According to research by global aviation analytics firm Cirium, a projected 47% growth in global airline capacity will see a return to 2015 levels by the end of this year. But the pandemic-driven switch to digital channels means expectations are higher than ever when it comes to paying for flights.
Airline payments systems have endured intense scrutiny over the last two years - their weaknesses highlighted when droves of customers demanded refunds after travel restrictions were imposed.
It became apparent that, while the process of taking payments from consumers and delivering them to airline bank accounts was effective, the process for refunds was never designed to be more than a small-scale system. In other words, it was never intended to be fully capable of sending the flow of money in reverse.
Processing payments in the new normal
For so many industries, the pandemic has been a catalyst for change, and airlines should see this period as an opportunity to adapt payment processes to meet new customer demands and avoid another refunds disaster.
To better understand where airline payment managers are right now in terms of their systems, CellPoint Digital commissioned exclusive research to get the views of airline payments managers in carriers across the globe, of all sizes and business models.
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The research reveals widespread recognition of the need to improve payment systems and, in turn, the customer payment journey. The majority of respondents (66%) want to focus on improving the airline customer payment experience, and when asked about pain points in their processes, many highlighted consistency across channels and less friction at checkout.
Airlines should look to companies such as Amazon and Uber, which have made it extremely easy to pay with a single click, and consider the adoption of more alternative methods of payment (APM). Our research revealed that most respondents currently use fewer than five APMs.
More ways to pay
Research has highlighted that 84% of travelers now pay with non-cash methods such as contactless or mobile payments. The convenience of mobile devices, e-wallet options, contactless payments, QR codes and new approaches to authentication have transformed the way we pay for goods, and airline tickets need not be an exception.
For example, offering the option to combine air miles, cash and vouchers to book a single trip would give travelers what they want, and with a simple "slider" function, airlines can make it easy for travelers to use these different types of funds for a single booking. Airlines that fail to adopt this type of functionality or offer a wide range of APMs risk creating friction points that will drive customers elsewhere.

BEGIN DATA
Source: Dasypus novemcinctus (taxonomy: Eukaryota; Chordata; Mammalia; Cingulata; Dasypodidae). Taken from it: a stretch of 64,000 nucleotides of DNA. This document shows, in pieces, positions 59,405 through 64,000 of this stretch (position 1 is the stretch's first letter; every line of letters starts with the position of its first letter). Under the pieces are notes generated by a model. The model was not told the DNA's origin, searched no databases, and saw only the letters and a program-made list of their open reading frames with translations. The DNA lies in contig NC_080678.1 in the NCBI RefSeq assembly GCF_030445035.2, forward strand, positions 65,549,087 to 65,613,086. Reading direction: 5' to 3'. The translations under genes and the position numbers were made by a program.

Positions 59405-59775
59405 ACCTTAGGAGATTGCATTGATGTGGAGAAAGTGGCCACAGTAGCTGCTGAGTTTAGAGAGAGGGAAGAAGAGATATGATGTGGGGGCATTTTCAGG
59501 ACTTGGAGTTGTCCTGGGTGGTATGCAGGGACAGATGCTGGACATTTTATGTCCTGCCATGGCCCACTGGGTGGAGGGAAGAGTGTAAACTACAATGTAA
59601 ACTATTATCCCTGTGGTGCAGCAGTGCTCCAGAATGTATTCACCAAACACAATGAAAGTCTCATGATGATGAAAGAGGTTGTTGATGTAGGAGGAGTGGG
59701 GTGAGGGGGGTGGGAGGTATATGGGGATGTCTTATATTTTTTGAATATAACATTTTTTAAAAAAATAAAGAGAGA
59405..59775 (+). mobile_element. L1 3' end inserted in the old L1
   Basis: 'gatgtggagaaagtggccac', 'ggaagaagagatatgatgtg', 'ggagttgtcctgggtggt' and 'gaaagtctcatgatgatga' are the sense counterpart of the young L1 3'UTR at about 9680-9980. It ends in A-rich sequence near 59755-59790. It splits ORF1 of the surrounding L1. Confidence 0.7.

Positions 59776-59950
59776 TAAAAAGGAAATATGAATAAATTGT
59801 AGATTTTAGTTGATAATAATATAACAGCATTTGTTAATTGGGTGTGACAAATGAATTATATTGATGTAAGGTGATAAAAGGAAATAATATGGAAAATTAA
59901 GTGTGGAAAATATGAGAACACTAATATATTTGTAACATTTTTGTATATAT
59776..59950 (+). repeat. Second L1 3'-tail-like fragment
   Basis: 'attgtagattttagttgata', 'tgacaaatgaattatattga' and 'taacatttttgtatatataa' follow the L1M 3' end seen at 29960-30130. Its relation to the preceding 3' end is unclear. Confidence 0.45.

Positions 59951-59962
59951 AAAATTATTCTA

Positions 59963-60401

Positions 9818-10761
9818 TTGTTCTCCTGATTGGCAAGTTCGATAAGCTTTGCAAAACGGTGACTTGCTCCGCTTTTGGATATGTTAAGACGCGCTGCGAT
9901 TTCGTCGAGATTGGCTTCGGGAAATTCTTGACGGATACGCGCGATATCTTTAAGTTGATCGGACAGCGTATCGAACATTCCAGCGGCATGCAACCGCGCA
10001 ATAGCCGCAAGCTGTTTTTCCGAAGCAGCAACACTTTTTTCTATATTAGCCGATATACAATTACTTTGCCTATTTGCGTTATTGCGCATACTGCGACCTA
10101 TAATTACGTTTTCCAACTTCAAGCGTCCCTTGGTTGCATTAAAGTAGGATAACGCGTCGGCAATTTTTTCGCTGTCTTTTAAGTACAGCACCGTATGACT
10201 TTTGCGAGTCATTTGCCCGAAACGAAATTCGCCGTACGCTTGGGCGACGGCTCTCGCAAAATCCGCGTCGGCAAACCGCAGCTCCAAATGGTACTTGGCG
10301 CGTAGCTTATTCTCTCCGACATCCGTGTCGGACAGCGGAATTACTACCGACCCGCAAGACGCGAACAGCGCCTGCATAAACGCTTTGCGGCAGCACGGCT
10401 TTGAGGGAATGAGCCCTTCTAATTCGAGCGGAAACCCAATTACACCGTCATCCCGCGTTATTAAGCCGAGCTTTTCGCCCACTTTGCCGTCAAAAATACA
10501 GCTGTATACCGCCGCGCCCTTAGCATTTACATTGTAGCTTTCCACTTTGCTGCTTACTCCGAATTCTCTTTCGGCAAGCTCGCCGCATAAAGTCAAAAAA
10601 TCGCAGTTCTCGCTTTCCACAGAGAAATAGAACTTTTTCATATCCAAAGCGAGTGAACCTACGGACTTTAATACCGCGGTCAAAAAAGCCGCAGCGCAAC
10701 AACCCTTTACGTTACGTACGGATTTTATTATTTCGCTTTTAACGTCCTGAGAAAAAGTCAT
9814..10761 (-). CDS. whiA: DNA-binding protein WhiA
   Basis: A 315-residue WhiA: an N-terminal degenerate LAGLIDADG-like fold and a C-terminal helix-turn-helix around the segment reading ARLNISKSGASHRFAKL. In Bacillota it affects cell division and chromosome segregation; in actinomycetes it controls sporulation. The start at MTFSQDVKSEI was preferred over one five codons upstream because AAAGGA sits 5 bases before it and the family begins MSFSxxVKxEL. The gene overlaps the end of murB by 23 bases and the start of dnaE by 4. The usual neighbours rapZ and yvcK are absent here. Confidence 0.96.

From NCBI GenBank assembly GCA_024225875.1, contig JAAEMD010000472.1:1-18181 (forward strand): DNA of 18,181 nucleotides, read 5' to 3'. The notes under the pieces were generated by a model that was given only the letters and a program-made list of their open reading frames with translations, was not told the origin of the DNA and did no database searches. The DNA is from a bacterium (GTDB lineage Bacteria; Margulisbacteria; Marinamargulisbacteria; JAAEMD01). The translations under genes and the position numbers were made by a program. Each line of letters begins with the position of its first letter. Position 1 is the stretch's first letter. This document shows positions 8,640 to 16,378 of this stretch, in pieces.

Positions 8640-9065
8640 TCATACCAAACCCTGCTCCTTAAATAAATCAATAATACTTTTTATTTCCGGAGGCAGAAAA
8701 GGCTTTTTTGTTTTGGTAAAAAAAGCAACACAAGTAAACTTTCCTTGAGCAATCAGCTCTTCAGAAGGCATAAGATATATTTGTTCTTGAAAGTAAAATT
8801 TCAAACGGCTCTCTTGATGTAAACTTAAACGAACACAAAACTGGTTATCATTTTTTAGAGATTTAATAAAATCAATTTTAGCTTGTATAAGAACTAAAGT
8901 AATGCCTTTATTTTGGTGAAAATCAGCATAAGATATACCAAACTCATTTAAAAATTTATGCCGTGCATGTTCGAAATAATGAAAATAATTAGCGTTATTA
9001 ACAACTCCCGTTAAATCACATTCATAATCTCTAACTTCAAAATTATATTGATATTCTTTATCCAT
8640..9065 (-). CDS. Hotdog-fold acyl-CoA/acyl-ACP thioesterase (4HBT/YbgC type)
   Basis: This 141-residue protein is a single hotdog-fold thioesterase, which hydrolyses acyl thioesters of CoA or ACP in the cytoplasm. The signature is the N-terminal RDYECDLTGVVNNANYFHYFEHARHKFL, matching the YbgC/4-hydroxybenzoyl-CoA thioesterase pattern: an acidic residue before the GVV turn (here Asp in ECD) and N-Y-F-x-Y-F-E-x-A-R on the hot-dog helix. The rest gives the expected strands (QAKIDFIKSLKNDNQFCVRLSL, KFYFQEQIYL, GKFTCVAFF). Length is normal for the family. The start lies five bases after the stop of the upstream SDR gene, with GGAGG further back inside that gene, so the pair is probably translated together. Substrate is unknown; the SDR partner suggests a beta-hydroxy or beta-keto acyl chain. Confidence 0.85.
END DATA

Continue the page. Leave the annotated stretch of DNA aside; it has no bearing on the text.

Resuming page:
Digital payment innovation can also help automate the disruption management process when things don’t go to plan.
Digital payment innovation can also help automate the disruption management process when things don’t go to plan. For example, if a flight is cancelled the traveller can be issued a digital voucher directly to their e-wallet.
The support processes that sit behind the payment experience are also in need of improvement. For instance, only one in five of respondents have an automated chargeback dispute process in place, despite the increase in chargebacks during the pandemic. Recent developments in payments orchestration provide an incredibly useful platform on which to build and develop these from, but are only used by two-thirds of survey respondents.
These platforms provide a single interface through which all transactions among the airline, its customers and its payment providers are initiated, directed and validated. Not only does this remove the complexity of monitoring the performance of multiple, manually integrated payment methods, but it also gives the airline greater control over transaction flows.
This is because when airlines are reliant on a single acquirer/PSP it is they who have ultimate control over transaction flows. A payment orchestration provider redresses this imbalance by transferring control of the transaction flow. This dynamic routing improves the success of processing rates and gives customers more payment options and means failed transactions can be re-routed to the next acquirer leading to fewer lost sales.
Payment orchestration enabled APMs can give airlines the ability to give consumers whatever payment method they want, wherever they are, but of course require investment.
Making payments a priority
The good news is that payments are now being seen as an area of strategic investment, with bigger injections of cash expected. Our research found 40% of respondents are expecting an increased budget, with almost one in five saying it will increase by more than 20%.
So, while COVID-related refunds brought airline payments managers and their processes to the forefront of the media and their customers, it has also caught the attention of airline C-suites and prompted them to take action. Many C-level executives have now woken up to the positive role payments can play in their business and are willing to invest and consider it more of a strategic priority than they did pre-COVID.
By considering the customer journey from beginning to end, payments can become a strategic differentiator, supporting a better experience for travelers and overcoming pain points such as complexity, stress, fragmentation and a lack of choice when paying.
Our study is evidence that airline payments managers and C-suites have had their eyes opened to the fact that frictionless payments both enable a more convenient experience for the traveller and are essential to the industry’s overarching strategy. On this basis, a better external airline payments experience is coming to many passengers around the world.